Evolution persisted in agricultural era

Natural selection continued to sculpt humanity’s genetic identity after the Stone Age gave way to farming around 11,000 years ago, according to a new DNA analysis.

A team led by Jonathan K. Pritchard of the University of Chicago identified survival-enhancing gene variants that began spreading through human populations between roughly 10,800 and 6,600 years ago.

The scientists scanned the genomes of 89 East Asians, 60 Europeans, and 60 Africans to find DNA stretches recently affected by natural selection. Their technique exploits the tendency of DNA regions containing advantageous genes to spread quickly through populations and generate relatively few mutations.

More than 700 gene variants showed both those characteristics, Pritchard’s group reports in the March PLoS Biology. Scientists know the function of some of the genes whose variants were identified.

Some of the genes influence fertility and reproduction, such as one that affects the protein structure of sperm in East Asians and Africans. Four other highlighted genes contribute to skin pigmentation in Europeans; mutations in those genes have been linked to disorders that cause unusually light pigmentation or albinism.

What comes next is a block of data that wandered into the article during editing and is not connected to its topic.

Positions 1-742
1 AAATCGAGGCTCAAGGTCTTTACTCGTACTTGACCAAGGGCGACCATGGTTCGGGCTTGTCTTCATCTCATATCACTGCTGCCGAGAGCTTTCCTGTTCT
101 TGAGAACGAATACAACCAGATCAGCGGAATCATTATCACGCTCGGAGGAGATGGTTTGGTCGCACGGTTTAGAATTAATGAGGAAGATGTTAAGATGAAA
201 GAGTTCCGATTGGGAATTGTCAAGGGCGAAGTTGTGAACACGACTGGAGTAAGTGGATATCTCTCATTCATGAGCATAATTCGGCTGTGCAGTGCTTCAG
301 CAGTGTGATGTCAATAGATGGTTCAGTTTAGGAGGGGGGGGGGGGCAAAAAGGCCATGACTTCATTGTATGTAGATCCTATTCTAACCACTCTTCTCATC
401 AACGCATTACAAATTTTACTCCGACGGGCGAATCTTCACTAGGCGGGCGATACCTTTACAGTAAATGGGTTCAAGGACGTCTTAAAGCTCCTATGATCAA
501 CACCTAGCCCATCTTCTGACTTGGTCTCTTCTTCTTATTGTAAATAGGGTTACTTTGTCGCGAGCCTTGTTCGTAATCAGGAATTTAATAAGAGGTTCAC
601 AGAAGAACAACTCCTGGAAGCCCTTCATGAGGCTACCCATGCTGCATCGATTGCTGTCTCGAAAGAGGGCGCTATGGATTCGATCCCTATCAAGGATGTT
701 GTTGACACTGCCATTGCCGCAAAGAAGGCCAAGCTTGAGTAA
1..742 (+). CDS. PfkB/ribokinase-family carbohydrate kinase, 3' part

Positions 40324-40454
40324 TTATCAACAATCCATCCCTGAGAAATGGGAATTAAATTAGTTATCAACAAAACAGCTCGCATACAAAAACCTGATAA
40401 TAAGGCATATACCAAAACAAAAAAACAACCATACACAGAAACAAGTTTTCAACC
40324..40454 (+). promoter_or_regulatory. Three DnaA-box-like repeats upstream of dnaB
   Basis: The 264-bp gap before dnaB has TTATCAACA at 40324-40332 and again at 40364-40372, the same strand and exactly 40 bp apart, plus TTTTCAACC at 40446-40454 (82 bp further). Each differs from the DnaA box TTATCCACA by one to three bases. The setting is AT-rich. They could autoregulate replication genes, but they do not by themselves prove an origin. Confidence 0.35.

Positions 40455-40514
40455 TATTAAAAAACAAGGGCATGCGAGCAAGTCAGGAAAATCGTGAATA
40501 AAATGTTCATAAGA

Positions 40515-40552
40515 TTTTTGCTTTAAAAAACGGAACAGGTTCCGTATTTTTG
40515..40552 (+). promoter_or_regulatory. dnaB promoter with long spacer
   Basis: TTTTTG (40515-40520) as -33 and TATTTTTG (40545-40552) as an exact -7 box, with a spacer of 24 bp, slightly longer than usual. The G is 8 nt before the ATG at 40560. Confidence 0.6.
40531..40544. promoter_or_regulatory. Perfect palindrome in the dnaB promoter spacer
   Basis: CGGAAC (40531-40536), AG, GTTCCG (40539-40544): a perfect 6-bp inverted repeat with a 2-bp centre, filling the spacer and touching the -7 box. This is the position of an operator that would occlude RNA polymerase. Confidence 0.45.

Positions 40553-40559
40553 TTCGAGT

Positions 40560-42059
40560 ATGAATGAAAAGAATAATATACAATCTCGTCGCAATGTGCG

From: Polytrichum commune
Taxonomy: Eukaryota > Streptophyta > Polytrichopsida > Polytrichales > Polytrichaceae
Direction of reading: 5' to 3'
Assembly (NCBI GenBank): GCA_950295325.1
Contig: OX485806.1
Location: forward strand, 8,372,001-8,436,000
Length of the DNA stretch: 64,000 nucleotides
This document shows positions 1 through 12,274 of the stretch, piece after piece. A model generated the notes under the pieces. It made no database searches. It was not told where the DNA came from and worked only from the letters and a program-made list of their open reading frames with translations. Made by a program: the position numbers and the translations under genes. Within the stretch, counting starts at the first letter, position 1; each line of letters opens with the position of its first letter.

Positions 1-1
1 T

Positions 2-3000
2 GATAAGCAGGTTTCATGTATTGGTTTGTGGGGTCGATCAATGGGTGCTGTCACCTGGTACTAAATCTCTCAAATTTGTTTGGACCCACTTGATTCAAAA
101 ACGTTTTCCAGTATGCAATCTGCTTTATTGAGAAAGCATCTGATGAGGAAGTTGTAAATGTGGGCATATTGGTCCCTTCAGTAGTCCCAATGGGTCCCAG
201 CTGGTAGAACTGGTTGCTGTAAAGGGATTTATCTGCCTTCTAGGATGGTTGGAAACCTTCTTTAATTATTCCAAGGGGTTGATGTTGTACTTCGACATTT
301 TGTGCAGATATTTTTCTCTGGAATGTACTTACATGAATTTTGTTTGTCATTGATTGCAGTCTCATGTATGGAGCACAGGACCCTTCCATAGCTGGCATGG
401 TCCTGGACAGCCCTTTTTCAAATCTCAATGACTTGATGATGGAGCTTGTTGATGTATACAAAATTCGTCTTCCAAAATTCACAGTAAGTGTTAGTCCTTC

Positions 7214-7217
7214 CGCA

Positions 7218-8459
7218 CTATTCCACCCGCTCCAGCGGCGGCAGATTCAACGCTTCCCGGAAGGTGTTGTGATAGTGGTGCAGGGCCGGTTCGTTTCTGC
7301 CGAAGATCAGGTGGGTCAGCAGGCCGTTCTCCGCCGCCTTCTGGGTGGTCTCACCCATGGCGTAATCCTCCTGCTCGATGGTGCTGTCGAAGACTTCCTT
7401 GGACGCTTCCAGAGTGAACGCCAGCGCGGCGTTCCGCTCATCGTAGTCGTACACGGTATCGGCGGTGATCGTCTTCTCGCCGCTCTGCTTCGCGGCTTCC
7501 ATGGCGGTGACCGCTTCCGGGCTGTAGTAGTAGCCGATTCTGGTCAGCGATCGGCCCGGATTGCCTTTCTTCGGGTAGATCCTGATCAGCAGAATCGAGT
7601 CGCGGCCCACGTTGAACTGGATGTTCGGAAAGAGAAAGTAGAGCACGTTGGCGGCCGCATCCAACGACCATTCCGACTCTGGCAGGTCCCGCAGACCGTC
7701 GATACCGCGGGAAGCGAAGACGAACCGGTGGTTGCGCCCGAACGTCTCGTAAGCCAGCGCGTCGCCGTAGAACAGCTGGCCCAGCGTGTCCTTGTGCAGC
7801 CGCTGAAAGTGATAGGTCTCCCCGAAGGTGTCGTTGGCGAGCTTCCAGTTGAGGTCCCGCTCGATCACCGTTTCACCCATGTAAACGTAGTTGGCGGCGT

Recent natural selection also affected various genes involved in skeletal development in each population, the team reports.

Additional genes spread through populations after the advent of agriculture as people adapted to new kinds of food and colonized new areas, the researchers say. These include genes that contribute to the processing of lactose in Europeans, alcohol in East Asians, and dietary fatty acids in all three populations studied.

Several genes that affect the brain also responded to natural selection during agricultural times, the investigators say. However, they found no such evidence for two brain genes previously touted as subjects of recent natural selection (SN: 9/24/05, p. 206: Available to subscribers at Genes tied to recent brain evolution).

Bruce Bower has written about the behavioral sciences for Science News since 1984. He writes about psychology, anthropology, archaeology and mental health issues.

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